ONC issues updates to 2014 edition Test Method; Nurses want more oversight of health IT;

News From Around the Web

> The Office of the National Coordinator for Health IT has released updates to the 2014 edition Test Method (Test Procedures, Test Data and Test Tools). Some of the latest changes affect automated numerator recording and automated measure calculation. The 2014 edition Test Method was formally approved December 14, 2012 and has been updated several times since then. Website

> The Centers for Medicare & Medicaid Services has issued a news update about changes in the vital signs core objective in 2014. There was an increase in patient age limits for recording blood pressure to age 3. There also is no longer an age limit requirement for height and weight for Stage 1. Providers can be excluded from reporting this objective if they don't meet certain requirements, such as vital signs not being relevant to the provider's scope of practice.  Stage 2 guidelines (.pdf)  Stage 1 guidelines (.pdf)

> In formal comments to the U.S. Food and Drug Administration, National Nurses United, the largest registered nurses' union in the nation, recommended that health IT systems be regulated as medical devices at the "highest level of oversight" and that nurses and other healthcare professionals be protected should they override diagnostic or other recommendation of the systems. The union also decried the FDA's proposal that reporting of health IT-safety events be non-punitive. Announcement

Health Finance News

> Hospitals and hospital systems now offer easier access to their emergency rooms as a potential business strategy by setting up ways patients can make appointments to visit the ER. Dignity Health, UC San Francisco Medical Center and other inpatient providers create appointment systems in order to boost patient satisfaction. However, critics suggest that the appointment system encourages patients to seek care in the costliest of settings to provide services, burdening them with larger bills and doing little to decrease the cost of care overall. Article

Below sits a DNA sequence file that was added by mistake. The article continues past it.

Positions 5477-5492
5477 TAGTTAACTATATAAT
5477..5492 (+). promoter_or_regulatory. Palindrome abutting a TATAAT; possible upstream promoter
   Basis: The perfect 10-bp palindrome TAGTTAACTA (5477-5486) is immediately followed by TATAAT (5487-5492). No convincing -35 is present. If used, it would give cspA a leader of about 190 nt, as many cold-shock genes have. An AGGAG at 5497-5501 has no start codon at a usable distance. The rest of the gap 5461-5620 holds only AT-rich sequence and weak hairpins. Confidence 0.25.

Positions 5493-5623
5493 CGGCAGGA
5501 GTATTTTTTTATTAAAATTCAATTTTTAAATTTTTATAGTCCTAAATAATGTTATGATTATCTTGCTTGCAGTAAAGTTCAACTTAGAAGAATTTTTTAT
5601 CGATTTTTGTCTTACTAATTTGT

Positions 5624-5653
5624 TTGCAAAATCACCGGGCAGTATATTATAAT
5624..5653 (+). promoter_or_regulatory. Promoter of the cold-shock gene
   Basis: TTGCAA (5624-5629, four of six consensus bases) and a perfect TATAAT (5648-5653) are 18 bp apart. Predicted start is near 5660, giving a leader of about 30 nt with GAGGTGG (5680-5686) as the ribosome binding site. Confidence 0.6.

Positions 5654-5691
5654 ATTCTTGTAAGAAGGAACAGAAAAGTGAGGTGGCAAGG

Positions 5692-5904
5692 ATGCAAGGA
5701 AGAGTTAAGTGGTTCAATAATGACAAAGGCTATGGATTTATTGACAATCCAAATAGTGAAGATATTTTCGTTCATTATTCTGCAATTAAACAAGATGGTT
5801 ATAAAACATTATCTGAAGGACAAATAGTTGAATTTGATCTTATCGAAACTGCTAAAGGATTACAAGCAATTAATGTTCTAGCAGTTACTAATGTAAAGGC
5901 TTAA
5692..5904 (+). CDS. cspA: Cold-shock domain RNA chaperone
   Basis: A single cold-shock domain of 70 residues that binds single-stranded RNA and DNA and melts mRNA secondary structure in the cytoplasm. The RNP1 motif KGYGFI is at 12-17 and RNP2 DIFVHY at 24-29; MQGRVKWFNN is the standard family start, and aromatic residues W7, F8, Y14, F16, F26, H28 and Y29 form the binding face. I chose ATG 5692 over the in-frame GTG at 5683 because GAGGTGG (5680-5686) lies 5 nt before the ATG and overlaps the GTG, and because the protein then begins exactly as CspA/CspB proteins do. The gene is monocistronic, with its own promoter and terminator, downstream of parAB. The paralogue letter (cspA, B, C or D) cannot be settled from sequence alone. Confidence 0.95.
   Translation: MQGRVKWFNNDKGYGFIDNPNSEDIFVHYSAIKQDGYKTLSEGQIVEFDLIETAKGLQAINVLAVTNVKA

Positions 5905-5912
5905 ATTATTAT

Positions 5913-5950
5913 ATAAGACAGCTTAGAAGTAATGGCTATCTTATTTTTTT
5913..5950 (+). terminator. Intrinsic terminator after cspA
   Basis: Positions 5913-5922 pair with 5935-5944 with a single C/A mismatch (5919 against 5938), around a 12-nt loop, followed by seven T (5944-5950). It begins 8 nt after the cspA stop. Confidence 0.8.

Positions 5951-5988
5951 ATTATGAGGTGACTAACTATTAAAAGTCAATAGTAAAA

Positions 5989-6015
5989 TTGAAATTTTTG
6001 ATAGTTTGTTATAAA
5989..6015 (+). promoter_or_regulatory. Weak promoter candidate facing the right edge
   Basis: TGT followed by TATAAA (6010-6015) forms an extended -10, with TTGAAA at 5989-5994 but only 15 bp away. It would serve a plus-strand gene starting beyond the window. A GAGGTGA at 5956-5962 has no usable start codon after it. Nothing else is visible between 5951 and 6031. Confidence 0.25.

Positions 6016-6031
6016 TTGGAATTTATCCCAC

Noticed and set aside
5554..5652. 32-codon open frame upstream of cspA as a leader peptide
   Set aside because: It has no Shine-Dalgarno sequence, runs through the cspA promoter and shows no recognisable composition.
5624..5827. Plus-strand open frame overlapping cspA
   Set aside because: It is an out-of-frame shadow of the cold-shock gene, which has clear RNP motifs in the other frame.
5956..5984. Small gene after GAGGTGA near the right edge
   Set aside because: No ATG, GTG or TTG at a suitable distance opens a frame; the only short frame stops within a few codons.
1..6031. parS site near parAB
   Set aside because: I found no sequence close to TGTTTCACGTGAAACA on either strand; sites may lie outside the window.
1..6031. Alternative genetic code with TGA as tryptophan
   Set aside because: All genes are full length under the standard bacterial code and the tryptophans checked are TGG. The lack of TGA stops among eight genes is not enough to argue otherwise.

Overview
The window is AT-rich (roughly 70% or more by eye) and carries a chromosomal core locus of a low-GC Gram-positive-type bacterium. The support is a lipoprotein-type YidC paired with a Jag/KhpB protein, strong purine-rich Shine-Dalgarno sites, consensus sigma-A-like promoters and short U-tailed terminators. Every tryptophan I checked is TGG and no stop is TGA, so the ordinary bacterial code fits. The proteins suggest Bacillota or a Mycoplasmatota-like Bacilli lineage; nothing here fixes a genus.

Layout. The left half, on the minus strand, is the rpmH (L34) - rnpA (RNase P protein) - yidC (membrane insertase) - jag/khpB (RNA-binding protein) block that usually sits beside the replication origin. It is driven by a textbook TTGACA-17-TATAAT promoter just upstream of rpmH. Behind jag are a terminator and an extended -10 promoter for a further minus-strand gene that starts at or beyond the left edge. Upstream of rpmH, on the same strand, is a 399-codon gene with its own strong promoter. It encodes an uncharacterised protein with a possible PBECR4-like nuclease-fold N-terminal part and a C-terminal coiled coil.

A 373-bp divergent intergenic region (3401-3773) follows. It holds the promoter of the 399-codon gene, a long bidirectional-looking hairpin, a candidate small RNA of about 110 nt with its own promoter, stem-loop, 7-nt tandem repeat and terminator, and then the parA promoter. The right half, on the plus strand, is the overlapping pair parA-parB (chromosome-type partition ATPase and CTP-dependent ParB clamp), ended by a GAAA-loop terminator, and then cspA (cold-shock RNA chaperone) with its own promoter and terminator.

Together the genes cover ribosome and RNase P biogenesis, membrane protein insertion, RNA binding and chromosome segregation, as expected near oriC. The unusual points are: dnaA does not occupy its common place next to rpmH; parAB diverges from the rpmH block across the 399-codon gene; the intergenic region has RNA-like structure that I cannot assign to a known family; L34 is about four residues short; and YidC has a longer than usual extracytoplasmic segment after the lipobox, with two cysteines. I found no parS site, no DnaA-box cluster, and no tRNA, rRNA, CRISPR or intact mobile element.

> While for-profit hospital chains fight reimbursement cuts tied to the Affordable Care Act and high levels of uncompensated care in states that do not expand Medicaid eligibility, delivery of care at a less complex level could wind up being their salvation. The number of urgent care centers will likely grow by 20 percent over the next five years, from 10,000 to 12,000, and as a result, could help to boost the bottom lines of for-profit hospital chains that choose to go into that business. Article

Health Insurance News

> Thousands of consumers still lack proper health insurance coverage despite signing up for exchange plans during the open enrollment period and paying their premiums. That's due to problems with exchange enrollment systems and the slow, drawn-out response from federal and state officials, according to insurers. Article

> Signifying consumer pushback against narrow networks, Consumer Watchdog has hit California's Anthem Blue Cross with a class-action lawsuit for allegedly misleading millions of members about whether physicians and hospitals were participating in new plan networks. The lawsuit also claims Anthem delayed giving consumers full information until it was too late for them to switch coverage. Article

And Finally... Priorities. Article

Suggested Articles

Roche, which already owned a 12.6% stake in Flatiron Health, has agreed to buy the health IT company for $1.9 billion.

Allscripts managed to acquire two EHR platforms for just $50 million by selling off a portion of McKesson's portfolio for as much as $235 million.

Artificial intelligence could help physicians predict a patient's risk of developing a deadly infection.